Earlier today, the University of Hawaii released a second investigation report into the lab explosion that caused a postdoctoral researcher to lose one of her arms. This report was by the University of California Center for Laboratory Safety; the first was by the Honolulu Fire Department. Still to come is the one by the Hawaii Occupational Safety & Health Division.
At the time of the explosion, postdoctoral researcher Thea Ekins-Coward had just finished combining hydrogen, carbon dioxide, and oxygen gases from high-pressure cylinders into a lower pressure container. The mixture was to be used as a feedstock to grow bacteria to produce bioplastics and biofuels.
I’ve only made it through a quick read of the technical part of the report so far, but here are some quotes:
This report was written to serve as a direct call to action for researchers, administrators and EHSO staff not only at the UH, but at all institutions of higher education that conduct research. The recommendations and lessons learned contained herein should be understood and addressed at all universities in order to help prevent laboratory accidents. (page 5)
From the beginning of February until March 16, 2016 the gas storage tank was filled eleven times with varying H2:O2:CO2 mixtures, all in the explosive range, with pressures between 37 and 117 psig (1 atm = 14.7 psig). The experiments were reviewed by the PI and the postdoctoral researcher weekly to discuss improvements of the bacterial culture conditions. They assumed the process to be safe since they stayed well below the maximum pressure for which the gas storage tank was rated (140 psig). The lab received a laboratory safety inspection in January 2016, however, the use of the gas storage tank was not questioned because the inspection used a typical checklist focusing on storage of chemicals and chemical waste, gas cylinder storage, laboratory fume hood certification, and documentation of training. (page 6)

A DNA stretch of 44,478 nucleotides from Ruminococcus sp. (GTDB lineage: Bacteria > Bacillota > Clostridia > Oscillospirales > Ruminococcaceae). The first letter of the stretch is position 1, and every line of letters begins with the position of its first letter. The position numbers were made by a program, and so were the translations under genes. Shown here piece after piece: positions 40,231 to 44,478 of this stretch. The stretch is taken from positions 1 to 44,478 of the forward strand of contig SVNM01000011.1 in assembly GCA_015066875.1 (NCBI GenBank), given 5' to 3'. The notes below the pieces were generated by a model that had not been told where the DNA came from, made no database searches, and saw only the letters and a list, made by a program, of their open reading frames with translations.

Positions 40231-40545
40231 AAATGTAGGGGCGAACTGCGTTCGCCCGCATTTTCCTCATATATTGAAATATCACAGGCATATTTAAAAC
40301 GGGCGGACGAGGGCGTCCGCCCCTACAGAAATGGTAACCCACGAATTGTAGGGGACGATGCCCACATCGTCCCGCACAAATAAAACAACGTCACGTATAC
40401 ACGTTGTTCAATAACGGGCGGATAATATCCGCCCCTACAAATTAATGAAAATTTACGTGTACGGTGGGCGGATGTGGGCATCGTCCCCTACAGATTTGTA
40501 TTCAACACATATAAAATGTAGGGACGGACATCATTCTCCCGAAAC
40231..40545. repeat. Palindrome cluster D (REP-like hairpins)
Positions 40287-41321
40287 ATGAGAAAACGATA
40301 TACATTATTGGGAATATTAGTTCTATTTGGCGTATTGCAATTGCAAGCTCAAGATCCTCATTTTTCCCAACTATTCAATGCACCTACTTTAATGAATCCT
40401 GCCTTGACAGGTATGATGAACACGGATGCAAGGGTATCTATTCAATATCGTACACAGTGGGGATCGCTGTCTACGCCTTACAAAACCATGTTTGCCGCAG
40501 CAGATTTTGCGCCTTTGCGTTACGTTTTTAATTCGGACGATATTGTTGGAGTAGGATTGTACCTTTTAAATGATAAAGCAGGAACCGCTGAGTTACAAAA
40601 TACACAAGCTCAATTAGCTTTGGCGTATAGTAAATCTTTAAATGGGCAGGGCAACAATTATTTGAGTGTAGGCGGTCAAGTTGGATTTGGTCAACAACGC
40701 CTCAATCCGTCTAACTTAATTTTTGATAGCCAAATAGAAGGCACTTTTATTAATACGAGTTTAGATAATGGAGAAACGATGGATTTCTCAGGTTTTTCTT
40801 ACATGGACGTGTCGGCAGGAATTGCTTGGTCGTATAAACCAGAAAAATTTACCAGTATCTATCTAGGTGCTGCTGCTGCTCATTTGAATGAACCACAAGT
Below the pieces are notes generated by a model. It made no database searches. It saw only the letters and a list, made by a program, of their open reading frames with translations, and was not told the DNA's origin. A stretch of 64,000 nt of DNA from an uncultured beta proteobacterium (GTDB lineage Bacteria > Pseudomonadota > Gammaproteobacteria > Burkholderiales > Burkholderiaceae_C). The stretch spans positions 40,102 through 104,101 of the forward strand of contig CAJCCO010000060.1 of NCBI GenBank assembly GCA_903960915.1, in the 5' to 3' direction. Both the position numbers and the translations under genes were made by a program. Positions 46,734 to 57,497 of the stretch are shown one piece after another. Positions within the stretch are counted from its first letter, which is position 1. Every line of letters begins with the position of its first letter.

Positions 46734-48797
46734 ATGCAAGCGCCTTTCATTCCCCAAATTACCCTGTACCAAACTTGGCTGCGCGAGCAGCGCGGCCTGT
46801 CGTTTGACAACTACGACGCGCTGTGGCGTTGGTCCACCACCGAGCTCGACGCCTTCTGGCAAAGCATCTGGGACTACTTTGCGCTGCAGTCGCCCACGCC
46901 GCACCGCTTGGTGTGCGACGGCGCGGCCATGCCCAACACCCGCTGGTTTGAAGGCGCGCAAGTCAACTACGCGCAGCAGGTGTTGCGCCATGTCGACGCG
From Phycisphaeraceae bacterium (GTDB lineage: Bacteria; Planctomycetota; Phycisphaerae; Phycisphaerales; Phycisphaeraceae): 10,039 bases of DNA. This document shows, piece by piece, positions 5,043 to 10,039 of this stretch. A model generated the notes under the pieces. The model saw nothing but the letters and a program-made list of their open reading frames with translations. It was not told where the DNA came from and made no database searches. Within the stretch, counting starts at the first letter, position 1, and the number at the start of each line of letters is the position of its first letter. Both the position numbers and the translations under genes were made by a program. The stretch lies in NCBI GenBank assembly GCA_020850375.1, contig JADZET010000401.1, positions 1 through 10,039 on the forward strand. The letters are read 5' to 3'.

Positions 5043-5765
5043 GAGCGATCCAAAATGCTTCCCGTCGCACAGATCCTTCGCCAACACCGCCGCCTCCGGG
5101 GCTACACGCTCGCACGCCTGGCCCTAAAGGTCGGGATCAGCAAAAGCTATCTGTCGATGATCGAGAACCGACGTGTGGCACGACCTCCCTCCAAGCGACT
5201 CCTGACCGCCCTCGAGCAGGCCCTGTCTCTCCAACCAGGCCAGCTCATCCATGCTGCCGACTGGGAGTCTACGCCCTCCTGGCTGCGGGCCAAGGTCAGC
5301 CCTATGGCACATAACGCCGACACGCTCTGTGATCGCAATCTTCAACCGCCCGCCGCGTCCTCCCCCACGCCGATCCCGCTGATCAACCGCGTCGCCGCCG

In fact, before accepting the postdoctoral researcher into his lab the PI sent out a written
interview that contained the following question: “What was your duty and responsibility for the Environmental Health and Safety in the laboratories?” … Including safety questions in an interview enables a PI to examine general safety perceptions and attitude of a candidate, which is not commonly done. The Investigative Team is not aware of guidelines for incorporating safety questions into such an interview process, hence the safety concern reflects the PI’s genuine interest in laboratory safety. (page 9)
[The postdoc’s] interest in safety as it directly related to the experiments she conducted were expressed in meeting notes from 10/21/2015. These also reflect her safety training in the United Kingdom where COSHH forms (hazard assessments) are an established component of planning experiments:
- “Gas supply – Please could we look into this together quickly. Would I combine H2 and CO2 in one cylinder and then add O2 separately?
- Several papers have discussed the need for the O2 levels to below 4.0-6.9%-lower explosion limit. Is this something we need to consider? If we work with higher limits on a small scale are they safe to scale up?